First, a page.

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Judy Terry is a marketing professional and a former local councillor in Suffolk.

When Jeremy Corbyn talks about ‘investing in infrastructure, jobs and housing’, I want to ask: How?

During Labour’s 13 years in power, there was little to celebrate, despite lots of talk and endless consultants’ reports. Don’t forget we’re still paying for the Private Finance Initiative-funded empty Fire Service HQs which John Prescott introduced, but were never operational because they simply didn’t work. Had anyone bothered to consult local fire services, billions of pounds would have been saved. Small wonder that Liam Byrne left a note in the Treasury saying ‘there’s no money left’.

This is what Labour loves: unwieldy top-down bureaucracies, which don’t listen to those who understand what communities want and need. Instead, ‘ordinary people’ must be dictated to.

A prime example was the eight Regional Development Agencies (the ninth was responsible to the London Mayor), launched in 1998, employing large numbers of expensive staff, with Chief Executives reportedly paid in excess of £300,000 a year. Funded by central government, their objective was to devise and implement economic development plans; between 2002 and 2011, alone, they were in receipt of £10 billion..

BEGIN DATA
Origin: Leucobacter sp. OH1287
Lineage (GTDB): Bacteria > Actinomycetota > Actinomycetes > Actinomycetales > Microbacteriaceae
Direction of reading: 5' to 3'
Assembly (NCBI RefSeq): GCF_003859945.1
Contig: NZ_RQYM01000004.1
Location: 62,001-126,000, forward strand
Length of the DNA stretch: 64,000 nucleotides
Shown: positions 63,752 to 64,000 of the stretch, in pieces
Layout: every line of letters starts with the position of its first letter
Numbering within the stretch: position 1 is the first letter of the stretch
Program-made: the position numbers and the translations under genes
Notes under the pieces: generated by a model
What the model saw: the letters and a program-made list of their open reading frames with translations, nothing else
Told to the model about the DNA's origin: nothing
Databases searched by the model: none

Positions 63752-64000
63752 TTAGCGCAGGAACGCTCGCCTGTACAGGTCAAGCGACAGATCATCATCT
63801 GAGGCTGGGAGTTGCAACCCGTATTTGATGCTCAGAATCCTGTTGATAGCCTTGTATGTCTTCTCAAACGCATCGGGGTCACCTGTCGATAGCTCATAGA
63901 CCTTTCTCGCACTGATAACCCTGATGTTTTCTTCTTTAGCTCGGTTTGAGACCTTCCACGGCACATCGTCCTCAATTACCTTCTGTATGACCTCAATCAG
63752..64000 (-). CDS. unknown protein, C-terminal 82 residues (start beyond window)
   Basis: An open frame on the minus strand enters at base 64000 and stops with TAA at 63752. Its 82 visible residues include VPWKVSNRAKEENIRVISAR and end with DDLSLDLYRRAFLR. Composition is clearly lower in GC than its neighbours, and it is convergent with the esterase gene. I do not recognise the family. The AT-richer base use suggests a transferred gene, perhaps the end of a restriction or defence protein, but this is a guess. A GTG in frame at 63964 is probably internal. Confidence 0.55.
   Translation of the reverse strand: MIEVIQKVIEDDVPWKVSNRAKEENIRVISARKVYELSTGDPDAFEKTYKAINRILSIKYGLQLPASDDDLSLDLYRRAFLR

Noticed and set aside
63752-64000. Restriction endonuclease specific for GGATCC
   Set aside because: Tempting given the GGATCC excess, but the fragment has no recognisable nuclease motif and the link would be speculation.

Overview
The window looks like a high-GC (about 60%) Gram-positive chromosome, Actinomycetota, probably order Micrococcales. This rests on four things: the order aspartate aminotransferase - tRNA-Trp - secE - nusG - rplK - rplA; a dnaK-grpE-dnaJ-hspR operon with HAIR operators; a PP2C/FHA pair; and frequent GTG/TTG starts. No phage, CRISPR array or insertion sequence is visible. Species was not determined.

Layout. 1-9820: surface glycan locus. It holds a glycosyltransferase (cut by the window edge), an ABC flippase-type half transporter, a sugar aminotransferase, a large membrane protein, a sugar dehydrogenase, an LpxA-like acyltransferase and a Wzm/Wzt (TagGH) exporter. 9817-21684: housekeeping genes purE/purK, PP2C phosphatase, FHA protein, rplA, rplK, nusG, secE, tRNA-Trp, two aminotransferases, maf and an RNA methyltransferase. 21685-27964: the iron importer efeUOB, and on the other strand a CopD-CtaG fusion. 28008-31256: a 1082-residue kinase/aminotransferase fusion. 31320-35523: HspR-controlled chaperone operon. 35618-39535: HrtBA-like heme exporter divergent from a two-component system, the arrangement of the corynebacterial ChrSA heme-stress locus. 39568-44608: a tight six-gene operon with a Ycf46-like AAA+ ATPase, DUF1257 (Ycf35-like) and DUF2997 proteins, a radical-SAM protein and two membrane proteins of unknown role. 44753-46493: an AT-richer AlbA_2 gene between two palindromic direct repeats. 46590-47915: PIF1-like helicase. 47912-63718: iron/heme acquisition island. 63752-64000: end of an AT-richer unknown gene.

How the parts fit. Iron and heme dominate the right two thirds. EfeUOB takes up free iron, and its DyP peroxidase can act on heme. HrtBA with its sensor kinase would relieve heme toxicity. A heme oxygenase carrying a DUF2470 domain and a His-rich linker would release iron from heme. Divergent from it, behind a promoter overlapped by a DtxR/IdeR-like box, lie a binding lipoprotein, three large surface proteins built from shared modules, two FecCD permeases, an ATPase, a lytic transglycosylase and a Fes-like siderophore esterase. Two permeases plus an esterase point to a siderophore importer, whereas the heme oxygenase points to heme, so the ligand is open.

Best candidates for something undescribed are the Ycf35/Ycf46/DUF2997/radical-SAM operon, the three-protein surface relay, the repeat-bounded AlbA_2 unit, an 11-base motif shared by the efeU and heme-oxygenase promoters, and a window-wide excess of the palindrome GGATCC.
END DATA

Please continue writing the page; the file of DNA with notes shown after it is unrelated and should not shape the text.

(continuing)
However, a study by accountants, PWC, in 2009 revealed that they were generating a mere £1 for every £1 invested and in 2012 the Coalition Government replaced them with Local Enterprise Partnerships (LEPs) which were closer to their communities and local business, providing greater insight to decision-making. They were also cheaper, without the huge salaries, expensive premises and bureaucracy of their predecessors, bringing a much tighter focus.

Conservative MPs, recognising the dearth of opportunities in the modern age in too many locations beyond London and the South East, were amongst the drivers for this fresh approach, supported by Government funding, to overcome decades of neglected infrastructure and training.

Recognised by Government as one of the best and most innovative, the New Anglia LEP is led by a voluntary board comprising business, education, and local authority leaders, transforming investment outcomes with ‘a sharp focus on activities to help grow jobs and remove barriers to growth for business’.

In just a few years, it is well on target to realise its ambitions to create 95,000 new jobs, 10,000 new businesses and 117,000 new homes in Norfolk and Suffolk by 2026. Awarded an extra £69 million in February, its Growth Deal fund has grown to £290m for capital project spending by 2021. The strategy is attracting significant private investment right across the region, reviving what was a largely stagnant economy.

As the cabinet member responsible for economic development at Suffolk County Council, I attended a number of meetings in the early stages, and the knowledge, enthusiasm and commitment of the original Chairman and his successor brought a fresh dimension to the public sector, overcoming initial scepticism. Their determination to deliver on their clear objectives, developing a very close working relationship with local authorities – both Labour and Conservative-led – encouraged the private sector to dust off their plans and engage with the process.